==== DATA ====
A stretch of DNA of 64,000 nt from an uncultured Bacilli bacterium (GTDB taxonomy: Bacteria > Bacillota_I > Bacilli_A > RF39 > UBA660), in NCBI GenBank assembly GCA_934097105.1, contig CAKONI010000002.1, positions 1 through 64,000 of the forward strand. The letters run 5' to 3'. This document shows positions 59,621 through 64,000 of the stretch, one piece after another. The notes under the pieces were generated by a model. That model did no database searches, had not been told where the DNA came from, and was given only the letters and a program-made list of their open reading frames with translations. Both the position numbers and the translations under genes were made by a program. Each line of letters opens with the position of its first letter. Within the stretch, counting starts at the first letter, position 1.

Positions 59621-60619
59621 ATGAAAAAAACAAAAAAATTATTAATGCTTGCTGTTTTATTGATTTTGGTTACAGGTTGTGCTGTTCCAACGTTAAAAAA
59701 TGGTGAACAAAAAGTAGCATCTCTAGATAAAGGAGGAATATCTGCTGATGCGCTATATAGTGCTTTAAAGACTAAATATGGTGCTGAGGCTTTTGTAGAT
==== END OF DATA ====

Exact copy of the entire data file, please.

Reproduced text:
A stretch of DNA of 64,000 nt from an uncultured Bacilli bacterium (GTDB taxonomy: Bacteria > Bacillota_I > Bacilli_A > RF39 > UBA660), in NCBI GenBank assembly GCA_934097105.1, contig CAKONI010000002.1, positions 1 through 64,000 of the forward strand. The letters run 5' to 3'. This document shows positions 59,621 through 64,000 of the stretch, one piece after another. The notes under the pieces were generated by a model. That model did no database searches, had not been told where the DNA came from, and was given only the letters and a program-made list of their open reading frames with translations. Both the position numbers and the translations under genes were made by a program. Each line of letters opens with the position of its first letter. Within the stretch, counting starts at the first letter, position 1.

Positions 59621-60619
59621 ATGAAAAAAACAAAAAAATTATTAATGCTTGCTGTTTTATTGATTTTGGTTACAGGTTGTGCTGTTCCAACGTTAAAAAA
59701 TGGTGAACAAAAAGTAGCATCTCTAGATAAAGGAGGAATATCTGCTGATGCGCTATATAGTGCTTTAAAGACTAAATATGGTGCTGAGGCTTTTGTAGAT